There is no finality in Clayton Kershaw’s future. There is uncertainty, which is why he took the mound at Dodger Stadium last Tuesday with thoughts beyond that night’s game.
Not too many thoughts, for Kershaw is an extraordinarily focused performer. The Colorado Rockies were in town, and the winner of that night’s game would leave the ballpark atop the National League West.
But there was that extra glance, that extra breath, that extra thought. Kershaw pitched his first home game for the Dodgers 10 years ago. He might have pitched his 164th and last regular-season home game for the Dodgers last Tuesday.
“I would be lying if I said it didn’t cross my mind,” Kershaw said.
David Price, like Kershaw, can opt out of his contract at the end of the season. Price said this month he would not opt out. Kershaw hasn’t said.
“No one’s ever asked me,” Kershaw said Friday.
We’ll ask. Have you decided whether to opt out?
“No,” he said.
In spring training, Dodgers chairman Mark Walter said he hoped to make Kershaw a Dodger for life. Is that still the game plan?
“Sure,” Walter said Friday.
Kershaw almost certainly has clinched a spot in the Hall of Fame, with a plaque on which he would be sporting a Dodgers cap.
Opt out? That would have been a foregone conclusion a decade ago, when paying for past performance still was in vogue.
But, with the advent of analytics, a team might well project Kershaw’s value based on these numbers: 30 years old, a 3 mph drop in his fastball velocity, two trips to the disabled list this year, three consecutive years in which a back injury has put him on the disabled list.
If Kershaw does not opt out, the Dodgers owe him another two years and $65 million. Could he double that in free agency?
Of the 12 pitchers to sign contracts of at least $130 million, only one had thrown 2,000 innings when he signed: Zack Greinke, at 2,153, including the postseason.
Kershaw is at 2,207, with the last week of September and perhaps all of October to go.
The Times spoke with seven baseball insiders, on the agent side and on the team side, none working for Kershaw or the Dodgers, to get a sense of what might happen. The uneasy consensus: Kershaw stays with the Dodgers, but he has dropped so few clues that no one really knows.
Kershaw has reinvented himself as a pitcher, with less fastball and more slider, and without any significant decline in results. That is incredibly impressive, all the more so when he did not need a year or two for his new self to become effective.
A team could count on Kershaw for 150 innings per season, which counts as perfectly satisfactory in this era. And, according to one of the insiders, Kershaw is so driven that he might yet find a way to alter his mechanics and recover some velocity.
One of the insiders wondered how many teams would be willing to offer $30 million per year to a starting pitcher. The New York Yankees and Boston Red Sox, sure, but would Kershaw want to play in either city? The San Francisco Giants and Washington Nationals? Maybe, but both of those teams are in flux. The Chicago Cubs?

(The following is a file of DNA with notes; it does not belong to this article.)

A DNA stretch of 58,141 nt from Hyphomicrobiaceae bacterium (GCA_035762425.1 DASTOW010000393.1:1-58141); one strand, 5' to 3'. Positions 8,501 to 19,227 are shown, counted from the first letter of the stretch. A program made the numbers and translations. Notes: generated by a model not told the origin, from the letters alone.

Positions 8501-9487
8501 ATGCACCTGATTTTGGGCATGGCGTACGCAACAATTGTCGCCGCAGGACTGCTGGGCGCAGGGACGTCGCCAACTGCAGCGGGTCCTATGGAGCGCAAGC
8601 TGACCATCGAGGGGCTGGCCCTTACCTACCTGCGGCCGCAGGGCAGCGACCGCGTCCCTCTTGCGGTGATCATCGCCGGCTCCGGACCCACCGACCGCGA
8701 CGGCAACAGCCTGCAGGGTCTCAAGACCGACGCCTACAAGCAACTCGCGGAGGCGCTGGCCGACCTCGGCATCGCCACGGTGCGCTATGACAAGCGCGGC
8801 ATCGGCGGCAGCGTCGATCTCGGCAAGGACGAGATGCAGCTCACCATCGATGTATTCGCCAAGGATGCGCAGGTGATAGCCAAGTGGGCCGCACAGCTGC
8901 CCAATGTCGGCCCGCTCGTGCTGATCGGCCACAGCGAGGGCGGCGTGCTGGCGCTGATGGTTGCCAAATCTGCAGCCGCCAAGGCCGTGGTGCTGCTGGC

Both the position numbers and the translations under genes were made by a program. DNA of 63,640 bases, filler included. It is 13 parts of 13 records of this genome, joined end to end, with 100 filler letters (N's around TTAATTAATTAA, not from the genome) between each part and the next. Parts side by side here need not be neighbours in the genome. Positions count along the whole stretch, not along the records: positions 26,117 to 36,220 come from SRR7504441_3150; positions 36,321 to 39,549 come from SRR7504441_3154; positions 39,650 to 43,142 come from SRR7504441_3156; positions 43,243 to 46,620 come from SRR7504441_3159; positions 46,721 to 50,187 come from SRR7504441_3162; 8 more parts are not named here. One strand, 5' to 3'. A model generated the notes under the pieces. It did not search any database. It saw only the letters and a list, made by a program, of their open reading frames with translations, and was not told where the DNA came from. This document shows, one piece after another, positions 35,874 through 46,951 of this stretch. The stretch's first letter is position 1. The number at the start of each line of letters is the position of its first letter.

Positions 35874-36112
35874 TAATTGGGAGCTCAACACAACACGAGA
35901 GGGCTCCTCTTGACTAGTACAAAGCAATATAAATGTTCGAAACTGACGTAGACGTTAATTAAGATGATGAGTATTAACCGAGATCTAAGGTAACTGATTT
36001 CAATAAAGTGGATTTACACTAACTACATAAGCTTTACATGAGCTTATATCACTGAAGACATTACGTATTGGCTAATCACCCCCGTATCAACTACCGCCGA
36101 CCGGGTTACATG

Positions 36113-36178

“Clayton doesn’t strike me as the type of guy that wants to play wherever,” an insider said.
There could be a wild card as high bidder, like when the Arizona Diamondbacks struck for Greinke, or the Seattle Mariners for Robinson Cano.
One insider suggested the Angels, where they could risk a declining third or fourth year of Kershaw if the first two years were so good that they propelled the team toward the playoffs and persuaded Mike Trout to forego free agency.
The most logical suitor remains Kershaw’s hometown team, the Texas Rangers, with big oil money in ownership and a new ballpark to sell for 2020.
“The concept of layering in a quality free-agent addition, that’s appealing,” Rangers general manager Jon Daniels told the Fort Worth Star-Telegram.
With the Dodgers, Kershaw has a good chance to get to the playoffs every year, and a decent chance to get to the World Series.
“I’ve been very fortunate here, for sure,” he said. “To win five in a row, and seven times in the 10 years I’ve been here. That doesn’t happen everywhere, that’s for sure.”
The Rangers, after a run of five postseason appearances in seven years, finished 23 games out of first place last year, and they will finish in last place in the American League West this year. They fired their manager on Friday, they gave 24 starts to the ancient Bartolo Colon this season, and they are embarking on a rebuild.
“That’s true,” he said. “That’s very true.”
Kershaw has started 314 games for the Dodgers, the exact number Sandy Koufax did. What might be more important to Kershaw, his legacy with the Dodgers or the comfort of family back home?
“Both,” he said.
On a pure analytics play, the Dodgers could justify letting Kershaw walk away if he opts out of his contract. But, on a pure analytics play, the Dodgers would not have awarded closer Kenley Jansen the fifth year of his contract and would have lost him to the Washington Nationals.
The Dodgers’ ownership can extend Kershaw for another two years, committing him to four more years in Los Angeles, perhaps with an opt-out clause after 2020 so Kershaw can test the market if he has two healthy years.
Another $65 million is not cheap, but it is cheaper than signing Manny Machado or Bryce Harper. After the Dodgers spent $2 million in free agency last winter (hello, Tom Koehler) and dodged the luxury tax this summer, some fan-friendly spending would be welcome.
For all the storied history of the franchise, it has been 20 years since the Hall of Fame inducted a Dodger: Don Sutton, whose plaque listed five teams.
It has been 34 years since Cooperstown welcomed a player who had spent his entire career with the Dodgers. It might be another 10, or more, until Kershaw is inducted. It would be nice if his plaque were not littered with any team name besides “LOS ANGELES, N.L.”
Follow Bill Shaikin on Twitter @BillShaikin